Matthew was always good at math and language. His brain thought in numbers and symbols as easily as in words and sentences. What’s more, he enjoyed computer software more than the average kid. He wanted to know how it worked and how it could be improved. His brother left college with a computer science degree but with too few useful skills. Matthew took a different path. After a K–12 classical education, he enrolled in top-tier online coding schools. He finished them with highest marks, coveted certifications, and many job offers.
The role of higher education today isn’t what it was in the 1960s . . . or 80s. Then, most college educations were tickets to brighter futures. Today, too many young adults leave college with a framed diploma, a mountain of debt, and little else.
Their vocational futures aren’t always so promising as they expected, either. Graduates in 2020 are competing against students who opted for nontraditional paths. Business majors compete with 20-somethings who run several online marketplaces. Digital-marketing majors go up against young adults with several years of on-the-job training. Fifty years ago, college degrees all but guaranteed a good job the day after graduation. The times, though, they are a changin’.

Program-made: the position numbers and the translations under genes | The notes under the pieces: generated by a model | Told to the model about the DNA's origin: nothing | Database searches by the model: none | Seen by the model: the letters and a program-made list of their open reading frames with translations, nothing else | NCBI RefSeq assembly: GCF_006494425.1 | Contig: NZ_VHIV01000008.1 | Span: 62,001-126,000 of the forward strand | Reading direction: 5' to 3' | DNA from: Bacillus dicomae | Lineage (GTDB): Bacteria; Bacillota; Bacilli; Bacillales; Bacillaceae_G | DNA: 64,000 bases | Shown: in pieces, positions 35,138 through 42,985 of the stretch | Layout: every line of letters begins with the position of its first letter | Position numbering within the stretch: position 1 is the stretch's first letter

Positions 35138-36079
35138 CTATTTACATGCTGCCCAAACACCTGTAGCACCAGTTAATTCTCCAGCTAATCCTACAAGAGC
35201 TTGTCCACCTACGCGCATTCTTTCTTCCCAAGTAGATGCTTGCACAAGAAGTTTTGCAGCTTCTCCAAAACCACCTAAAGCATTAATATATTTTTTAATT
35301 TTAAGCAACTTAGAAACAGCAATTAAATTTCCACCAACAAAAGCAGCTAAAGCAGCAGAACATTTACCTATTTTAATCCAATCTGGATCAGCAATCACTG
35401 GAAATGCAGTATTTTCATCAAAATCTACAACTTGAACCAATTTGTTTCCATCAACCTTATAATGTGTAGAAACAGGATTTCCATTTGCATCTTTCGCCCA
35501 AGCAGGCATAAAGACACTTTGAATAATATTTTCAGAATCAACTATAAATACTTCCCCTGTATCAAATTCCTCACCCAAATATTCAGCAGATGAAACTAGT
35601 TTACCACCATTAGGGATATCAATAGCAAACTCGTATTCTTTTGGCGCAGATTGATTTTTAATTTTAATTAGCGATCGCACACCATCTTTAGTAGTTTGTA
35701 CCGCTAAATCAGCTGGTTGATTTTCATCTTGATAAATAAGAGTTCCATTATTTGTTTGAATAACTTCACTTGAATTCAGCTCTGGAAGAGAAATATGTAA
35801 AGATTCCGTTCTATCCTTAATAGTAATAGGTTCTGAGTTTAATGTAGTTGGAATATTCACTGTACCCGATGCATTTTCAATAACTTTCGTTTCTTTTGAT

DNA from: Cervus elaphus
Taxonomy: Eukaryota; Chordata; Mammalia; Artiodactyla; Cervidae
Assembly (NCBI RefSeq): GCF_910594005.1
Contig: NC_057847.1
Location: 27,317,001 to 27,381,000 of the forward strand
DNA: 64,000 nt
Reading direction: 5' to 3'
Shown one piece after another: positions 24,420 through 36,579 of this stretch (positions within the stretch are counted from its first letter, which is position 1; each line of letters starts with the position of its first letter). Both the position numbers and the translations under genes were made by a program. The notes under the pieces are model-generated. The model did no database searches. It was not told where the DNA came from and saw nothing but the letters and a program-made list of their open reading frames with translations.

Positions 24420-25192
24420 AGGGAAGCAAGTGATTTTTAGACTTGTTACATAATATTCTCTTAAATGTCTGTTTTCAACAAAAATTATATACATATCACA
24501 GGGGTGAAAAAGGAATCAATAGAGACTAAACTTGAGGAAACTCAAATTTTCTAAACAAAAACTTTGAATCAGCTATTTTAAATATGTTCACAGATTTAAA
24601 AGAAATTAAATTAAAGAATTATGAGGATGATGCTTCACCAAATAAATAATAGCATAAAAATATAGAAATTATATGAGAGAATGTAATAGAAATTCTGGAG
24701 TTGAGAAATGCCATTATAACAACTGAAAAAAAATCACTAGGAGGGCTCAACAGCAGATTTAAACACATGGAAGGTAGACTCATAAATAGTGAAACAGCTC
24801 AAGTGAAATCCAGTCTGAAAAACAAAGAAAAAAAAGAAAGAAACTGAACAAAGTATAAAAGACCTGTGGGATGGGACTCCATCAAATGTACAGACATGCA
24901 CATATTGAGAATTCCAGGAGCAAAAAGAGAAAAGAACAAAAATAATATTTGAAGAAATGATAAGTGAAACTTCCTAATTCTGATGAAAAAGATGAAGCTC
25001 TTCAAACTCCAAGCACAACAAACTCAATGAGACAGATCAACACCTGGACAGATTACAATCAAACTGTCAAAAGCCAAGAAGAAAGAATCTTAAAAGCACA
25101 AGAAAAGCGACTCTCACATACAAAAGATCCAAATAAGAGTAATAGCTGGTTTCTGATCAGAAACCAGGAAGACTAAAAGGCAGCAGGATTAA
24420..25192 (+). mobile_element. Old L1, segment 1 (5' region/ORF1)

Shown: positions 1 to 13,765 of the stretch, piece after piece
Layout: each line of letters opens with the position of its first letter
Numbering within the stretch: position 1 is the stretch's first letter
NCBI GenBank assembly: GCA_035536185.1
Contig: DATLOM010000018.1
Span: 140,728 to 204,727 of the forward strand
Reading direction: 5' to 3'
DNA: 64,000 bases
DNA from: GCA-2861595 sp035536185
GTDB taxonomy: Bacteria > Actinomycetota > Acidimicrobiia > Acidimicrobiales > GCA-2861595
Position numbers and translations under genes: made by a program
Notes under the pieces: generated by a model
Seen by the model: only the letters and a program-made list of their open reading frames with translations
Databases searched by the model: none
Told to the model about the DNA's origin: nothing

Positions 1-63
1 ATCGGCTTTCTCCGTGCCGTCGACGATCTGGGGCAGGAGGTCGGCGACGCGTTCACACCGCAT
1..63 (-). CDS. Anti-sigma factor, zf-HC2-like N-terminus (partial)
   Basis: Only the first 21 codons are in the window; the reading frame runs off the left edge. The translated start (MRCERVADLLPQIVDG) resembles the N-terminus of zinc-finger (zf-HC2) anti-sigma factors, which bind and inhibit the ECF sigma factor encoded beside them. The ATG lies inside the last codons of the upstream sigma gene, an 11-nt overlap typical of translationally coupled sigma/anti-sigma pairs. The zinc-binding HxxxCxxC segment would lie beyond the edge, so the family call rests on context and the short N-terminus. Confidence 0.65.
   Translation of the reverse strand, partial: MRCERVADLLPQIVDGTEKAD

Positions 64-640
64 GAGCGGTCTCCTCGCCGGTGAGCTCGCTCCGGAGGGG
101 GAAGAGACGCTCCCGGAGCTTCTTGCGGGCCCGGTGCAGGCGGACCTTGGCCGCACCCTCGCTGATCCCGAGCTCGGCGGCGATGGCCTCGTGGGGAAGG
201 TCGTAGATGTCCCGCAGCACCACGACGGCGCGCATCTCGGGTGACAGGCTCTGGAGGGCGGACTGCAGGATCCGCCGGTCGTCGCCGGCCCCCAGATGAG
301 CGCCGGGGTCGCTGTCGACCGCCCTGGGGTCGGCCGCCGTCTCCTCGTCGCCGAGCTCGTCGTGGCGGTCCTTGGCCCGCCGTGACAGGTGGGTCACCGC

None of this change means that no student should go to college, of course. It means only that the best bridge from high school to the rest of life isn’t the same for everyone. College will still be the best way forward for many. For some, though, the bridge will be apprenticeships, certifications, and on-the-job training. For others, it’ll be some business savvy and some start-up capital. Some, even, will find that the bridge looks more like a backpack, a Bible, and a beach in Thailand.
Our society and the economy that supports it are transforming rapidly. Parents will do well to consider these changes as they envision their children’s future. A question they should come back to continually is one we hinted at above. Will college be the best preparation for the rest of their children’s lives? If so, then all involved should pursue it with purpose and passion. If not, however, they should be willing to explore alternatives. Not only are there more of them today than in the 1980s, but they’re often better.
Classical education is a Swiss Army knife with many possibilities. Its sturdiest, sharpest blade can help students carve out a successful college career. For many students, that’ll be the exact tool they want and need. A classical education is capable of much more, though. It can help students blaze new trails—paths that don’t lead to college, but do lead to fulfillment. Whatever path high-schoolers take, they’ll discover the utility of their classical learning. It’ll be hard for them to imagine any tool more versatile.